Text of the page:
Earth Day is a worldwide event coordinated by the Earth Day Network and celebrated annually on April 22. The first Earth Day occurred in 1970 throughout thousands of schools and hundreds of communities in the United States. Earth Day 1970 shined a much-needed spotlight onto the deterioration of the environment at that time. Shortly following Earth Day 1970, the United States government created the U.S. Environmental Protection Agency, which led to the passage of a number of crucial acts in support of environmental protection. Today, Earth Day continues to bring attention to the environmental challenges at hand, pushing for support and change for the better.
This Wednesday, April 22, we celebrate the 50th anniversary of Earth Day. Although we are unable to celebrate together right now, there are many ways that we can all celebrate Earth Day from our homes.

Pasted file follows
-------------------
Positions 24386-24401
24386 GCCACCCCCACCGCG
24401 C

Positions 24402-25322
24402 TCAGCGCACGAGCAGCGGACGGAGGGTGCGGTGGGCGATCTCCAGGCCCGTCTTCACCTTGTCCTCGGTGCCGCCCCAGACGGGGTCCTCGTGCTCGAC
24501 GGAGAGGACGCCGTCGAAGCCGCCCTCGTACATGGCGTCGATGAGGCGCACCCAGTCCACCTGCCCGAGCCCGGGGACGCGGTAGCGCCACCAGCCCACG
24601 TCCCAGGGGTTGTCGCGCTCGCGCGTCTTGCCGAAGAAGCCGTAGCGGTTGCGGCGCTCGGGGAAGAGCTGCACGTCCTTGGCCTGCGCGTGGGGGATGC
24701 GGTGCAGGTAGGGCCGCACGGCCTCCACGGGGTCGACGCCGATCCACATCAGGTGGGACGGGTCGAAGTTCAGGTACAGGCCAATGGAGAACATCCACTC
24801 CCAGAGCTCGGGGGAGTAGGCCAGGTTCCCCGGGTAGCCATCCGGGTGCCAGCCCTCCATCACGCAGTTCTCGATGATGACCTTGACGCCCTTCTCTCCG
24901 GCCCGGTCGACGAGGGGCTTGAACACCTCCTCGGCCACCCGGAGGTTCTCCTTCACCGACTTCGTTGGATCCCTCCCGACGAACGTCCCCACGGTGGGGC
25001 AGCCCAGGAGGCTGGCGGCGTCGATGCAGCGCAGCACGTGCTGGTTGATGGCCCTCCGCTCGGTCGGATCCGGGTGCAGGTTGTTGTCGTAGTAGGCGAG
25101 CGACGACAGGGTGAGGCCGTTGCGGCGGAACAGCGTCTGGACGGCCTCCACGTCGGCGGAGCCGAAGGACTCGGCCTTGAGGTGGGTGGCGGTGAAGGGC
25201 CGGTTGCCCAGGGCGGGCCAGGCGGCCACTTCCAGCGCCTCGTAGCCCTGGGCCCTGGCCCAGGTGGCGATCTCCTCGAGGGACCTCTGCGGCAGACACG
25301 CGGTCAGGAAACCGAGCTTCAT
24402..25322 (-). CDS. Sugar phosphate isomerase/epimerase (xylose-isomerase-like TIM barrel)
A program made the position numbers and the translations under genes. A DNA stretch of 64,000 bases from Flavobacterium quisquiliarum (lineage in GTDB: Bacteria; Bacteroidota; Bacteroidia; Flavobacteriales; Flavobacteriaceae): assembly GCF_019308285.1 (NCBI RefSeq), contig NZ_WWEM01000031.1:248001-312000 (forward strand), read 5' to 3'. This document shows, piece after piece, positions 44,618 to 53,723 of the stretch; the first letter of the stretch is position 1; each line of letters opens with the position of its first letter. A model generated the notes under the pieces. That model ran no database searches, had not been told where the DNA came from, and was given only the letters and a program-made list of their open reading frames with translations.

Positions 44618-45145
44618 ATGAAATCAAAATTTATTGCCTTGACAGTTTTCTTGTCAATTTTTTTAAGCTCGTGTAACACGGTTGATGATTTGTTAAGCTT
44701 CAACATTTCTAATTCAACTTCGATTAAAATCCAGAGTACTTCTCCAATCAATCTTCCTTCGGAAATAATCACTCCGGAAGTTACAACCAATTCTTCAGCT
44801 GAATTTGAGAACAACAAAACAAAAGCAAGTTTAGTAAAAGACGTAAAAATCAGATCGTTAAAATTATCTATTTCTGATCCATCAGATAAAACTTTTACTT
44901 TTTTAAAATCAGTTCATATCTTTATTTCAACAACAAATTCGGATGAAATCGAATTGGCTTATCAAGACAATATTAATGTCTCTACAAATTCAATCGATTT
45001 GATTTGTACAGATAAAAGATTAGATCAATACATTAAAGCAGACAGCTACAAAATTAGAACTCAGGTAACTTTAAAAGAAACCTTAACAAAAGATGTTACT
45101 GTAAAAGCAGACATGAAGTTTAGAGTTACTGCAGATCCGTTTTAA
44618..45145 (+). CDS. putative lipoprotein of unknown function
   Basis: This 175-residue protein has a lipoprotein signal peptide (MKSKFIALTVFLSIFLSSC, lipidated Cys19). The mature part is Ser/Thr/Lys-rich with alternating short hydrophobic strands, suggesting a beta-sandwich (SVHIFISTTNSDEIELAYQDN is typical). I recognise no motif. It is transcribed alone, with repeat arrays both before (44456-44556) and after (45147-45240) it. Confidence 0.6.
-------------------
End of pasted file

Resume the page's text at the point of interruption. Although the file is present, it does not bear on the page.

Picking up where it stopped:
Many of us are spending this time cleaning out, and doing work, on our homes. Before disposing of old items, consider donation or upcycling as a form of reuse. You can also use this checklist to evaluate where sustainable improvements can be made in your home.
Additionally, the Fermilab Earth Day Fair website lists even more ways you can add sustainability into your lives, including measuring your carbon footprint and signing up to stop junk mail and phone books.
With the kids at home, it is also a great time to get them involved and teach them more about Earth Day. There are a number of fun and educational activities that are available online, including nature scavenger hunt, Earth Day coloring sheets, egg carton gardens, Earth Day quizzes and more.
We encourage everyone to recognize Earth Day this Wednesday and would love to see how everyone celebrates. Please send your pictures to email@example.com. We are hopeful that we will be able to hold the Fermilab Earth Day Fair later in the year and look forward to celebrating together. We will be sure to announce any updates as they become known. Be safe, be healthy, and be sustainable. Happy Earth Day!
Bridget Iverson is the Fermilab environmental protection manager.
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